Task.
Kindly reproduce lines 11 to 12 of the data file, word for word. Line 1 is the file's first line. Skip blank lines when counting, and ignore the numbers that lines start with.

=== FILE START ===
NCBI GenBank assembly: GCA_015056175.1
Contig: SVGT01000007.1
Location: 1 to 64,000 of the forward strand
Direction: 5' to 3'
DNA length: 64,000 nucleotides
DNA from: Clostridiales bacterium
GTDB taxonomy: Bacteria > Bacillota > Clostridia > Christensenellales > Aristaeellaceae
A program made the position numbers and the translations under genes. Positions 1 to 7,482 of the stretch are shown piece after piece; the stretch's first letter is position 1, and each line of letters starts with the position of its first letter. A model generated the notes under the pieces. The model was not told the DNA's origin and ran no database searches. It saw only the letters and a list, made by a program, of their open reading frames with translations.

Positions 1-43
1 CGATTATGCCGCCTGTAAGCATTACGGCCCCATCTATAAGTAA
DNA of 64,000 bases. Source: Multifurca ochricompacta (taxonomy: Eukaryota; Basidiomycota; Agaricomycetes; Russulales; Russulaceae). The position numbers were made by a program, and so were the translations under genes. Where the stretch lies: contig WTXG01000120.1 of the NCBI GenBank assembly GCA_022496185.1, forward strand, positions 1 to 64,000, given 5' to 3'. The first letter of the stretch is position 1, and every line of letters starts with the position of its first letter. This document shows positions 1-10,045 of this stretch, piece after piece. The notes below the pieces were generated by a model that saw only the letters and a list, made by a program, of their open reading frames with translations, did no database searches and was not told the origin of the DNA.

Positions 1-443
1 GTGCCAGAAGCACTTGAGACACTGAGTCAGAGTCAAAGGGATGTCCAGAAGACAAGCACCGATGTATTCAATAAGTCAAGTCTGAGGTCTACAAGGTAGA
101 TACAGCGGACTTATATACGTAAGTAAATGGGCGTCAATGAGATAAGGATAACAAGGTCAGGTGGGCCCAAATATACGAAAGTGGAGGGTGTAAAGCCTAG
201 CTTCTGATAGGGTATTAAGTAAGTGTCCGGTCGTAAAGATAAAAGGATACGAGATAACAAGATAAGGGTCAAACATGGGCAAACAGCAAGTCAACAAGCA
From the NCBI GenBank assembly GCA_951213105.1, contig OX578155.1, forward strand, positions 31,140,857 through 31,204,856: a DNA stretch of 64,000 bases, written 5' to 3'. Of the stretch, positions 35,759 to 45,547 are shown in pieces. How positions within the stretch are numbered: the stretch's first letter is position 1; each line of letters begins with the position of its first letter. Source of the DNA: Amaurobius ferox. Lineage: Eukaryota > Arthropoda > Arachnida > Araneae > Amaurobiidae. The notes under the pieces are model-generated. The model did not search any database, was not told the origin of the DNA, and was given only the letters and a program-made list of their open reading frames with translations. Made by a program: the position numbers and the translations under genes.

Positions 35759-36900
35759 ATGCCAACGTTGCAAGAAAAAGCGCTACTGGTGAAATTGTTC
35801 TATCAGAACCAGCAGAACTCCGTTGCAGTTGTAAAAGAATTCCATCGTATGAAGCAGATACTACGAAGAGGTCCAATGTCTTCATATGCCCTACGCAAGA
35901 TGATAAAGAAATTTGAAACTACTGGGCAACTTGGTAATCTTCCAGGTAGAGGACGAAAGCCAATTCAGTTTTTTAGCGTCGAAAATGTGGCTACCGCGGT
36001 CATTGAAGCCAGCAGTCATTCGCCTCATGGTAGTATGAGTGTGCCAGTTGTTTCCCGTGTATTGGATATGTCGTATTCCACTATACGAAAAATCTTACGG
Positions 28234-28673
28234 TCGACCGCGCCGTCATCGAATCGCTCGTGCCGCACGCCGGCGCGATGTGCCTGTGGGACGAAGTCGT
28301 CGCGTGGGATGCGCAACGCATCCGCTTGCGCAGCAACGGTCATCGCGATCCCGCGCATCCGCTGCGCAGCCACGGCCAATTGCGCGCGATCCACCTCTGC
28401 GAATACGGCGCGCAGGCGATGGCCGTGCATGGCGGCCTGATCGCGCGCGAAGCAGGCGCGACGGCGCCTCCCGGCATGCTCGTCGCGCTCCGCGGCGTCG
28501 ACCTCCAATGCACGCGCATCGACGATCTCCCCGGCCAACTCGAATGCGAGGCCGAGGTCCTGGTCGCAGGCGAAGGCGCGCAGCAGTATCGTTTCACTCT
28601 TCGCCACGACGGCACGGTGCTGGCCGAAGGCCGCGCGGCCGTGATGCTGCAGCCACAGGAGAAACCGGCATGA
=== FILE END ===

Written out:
DNA of 64,000 bases. Source: Multifurca ochricompacta (taxonomy: Eukaryota; Basidiomycota; Agaricomycetes; Russulales; Russulaceae). The position numbers were made by a program, and so were the translations under genes. Where the stretch lies: contig WTXG01000120.1 of the NCBI GenBank assembly GCA_022496185.1, forward strand, positions 1 to 64,000, given 5' to 3'. The first letter of the stretch is position 1, and every line of letters starts with the position of its first letter. This document shows positions 1-10,045 of this stretch, piece after piece. The notes below the pieces were generated by a model that saw only the letters and a list, made by a program, of their open reading frames with translations, did no database searches and was not told the origin of the DNA.

Positions 1-443